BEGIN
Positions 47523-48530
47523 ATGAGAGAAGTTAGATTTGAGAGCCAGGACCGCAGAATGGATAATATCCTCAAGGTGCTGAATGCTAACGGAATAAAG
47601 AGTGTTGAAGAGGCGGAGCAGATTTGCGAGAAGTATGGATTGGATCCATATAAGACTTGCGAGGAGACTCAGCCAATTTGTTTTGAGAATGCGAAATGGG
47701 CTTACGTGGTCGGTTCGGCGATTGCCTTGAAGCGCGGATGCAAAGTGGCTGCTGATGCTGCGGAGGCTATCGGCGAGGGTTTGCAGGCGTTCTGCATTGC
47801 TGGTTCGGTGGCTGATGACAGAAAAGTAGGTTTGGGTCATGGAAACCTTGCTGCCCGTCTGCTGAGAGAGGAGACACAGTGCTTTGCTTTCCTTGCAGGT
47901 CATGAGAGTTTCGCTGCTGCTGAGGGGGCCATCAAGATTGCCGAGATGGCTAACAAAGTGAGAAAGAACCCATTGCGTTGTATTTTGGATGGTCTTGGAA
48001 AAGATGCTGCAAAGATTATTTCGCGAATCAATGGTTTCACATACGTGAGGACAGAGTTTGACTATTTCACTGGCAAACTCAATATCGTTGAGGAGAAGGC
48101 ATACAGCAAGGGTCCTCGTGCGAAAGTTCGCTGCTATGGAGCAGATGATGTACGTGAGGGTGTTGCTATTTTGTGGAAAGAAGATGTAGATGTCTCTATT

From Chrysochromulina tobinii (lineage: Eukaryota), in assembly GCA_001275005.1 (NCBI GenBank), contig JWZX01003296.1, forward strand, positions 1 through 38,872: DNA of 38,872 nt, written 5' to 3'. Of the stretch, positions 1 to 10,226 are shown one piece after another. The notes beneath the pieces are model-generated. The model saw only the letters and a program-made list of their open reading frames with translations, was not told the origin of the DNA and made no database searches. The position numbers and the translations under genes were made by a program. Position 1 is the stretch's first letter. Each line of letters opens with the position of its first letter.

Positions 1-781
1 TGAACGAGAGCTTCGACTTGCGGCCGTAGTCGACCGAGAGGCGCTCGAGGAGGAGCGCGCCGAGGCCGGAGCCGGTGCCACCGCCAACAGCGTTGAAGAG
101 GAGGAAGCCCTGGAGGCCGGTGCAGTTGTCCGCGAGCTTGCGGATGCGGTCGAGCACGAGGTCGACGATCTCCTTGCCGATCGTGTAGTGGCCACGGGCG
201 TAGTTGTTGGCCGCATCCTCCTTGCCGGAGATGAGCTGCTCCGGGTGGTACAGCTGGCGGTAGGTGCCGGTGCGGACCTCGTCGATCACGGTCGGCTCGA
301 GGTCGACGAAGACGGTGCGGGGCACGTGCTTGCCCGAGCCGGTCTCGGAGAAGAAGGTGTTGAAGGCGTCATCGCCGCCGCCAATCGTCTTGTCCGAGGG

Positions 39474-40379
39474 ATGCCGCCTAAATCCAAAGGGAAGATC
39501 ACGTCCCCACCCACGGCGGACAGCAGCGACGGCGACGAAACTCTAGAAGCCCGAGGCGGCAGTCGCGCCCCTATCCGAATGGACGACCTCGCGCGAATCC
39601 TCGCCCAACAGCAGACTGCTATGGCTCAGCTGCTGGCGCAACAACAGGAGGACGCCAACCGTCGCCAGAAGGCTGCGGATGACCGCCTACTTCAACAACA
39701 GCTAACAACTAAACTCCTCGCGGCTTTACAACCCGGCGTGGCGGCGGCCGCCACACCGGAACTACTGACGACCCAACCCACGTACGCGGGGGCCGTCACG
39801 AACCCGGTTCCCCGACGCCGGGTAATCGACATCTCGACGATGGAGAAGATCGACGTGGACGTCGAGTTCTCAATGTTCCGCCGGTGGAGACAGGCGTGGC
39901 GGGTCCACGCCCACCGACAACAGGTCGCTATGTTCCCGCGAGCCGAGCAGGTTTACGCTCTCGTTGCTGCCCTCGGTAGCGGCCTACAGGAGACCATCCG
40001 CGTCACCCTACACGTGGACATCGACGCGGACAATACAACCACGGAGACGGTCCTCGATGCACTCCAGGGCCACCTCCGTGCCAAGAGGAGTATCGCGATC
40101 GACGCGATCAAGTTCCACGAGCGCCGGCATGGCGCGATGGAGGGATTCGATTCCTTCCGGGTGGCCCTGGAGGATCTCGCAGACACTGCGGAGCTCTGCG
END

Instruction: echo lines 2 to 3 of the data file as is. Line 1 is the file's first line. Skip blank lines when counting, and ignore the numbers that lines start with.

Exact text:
47523 ATGAGAGAAGTTAGATTTGAGAGCCAGGACCGCAGAATGGATAATATCCTCAAGGTGCTGAATGCTAACGGAATAAAG
47601 AGTGTTGAAGAGGCGGAGCAGATTTGCGAGAAGTATGGATTGGATCCATATAAGACTTGCGAGGAGACTCAGCCAATTTGTTTTGAGAATGCGAAATGGG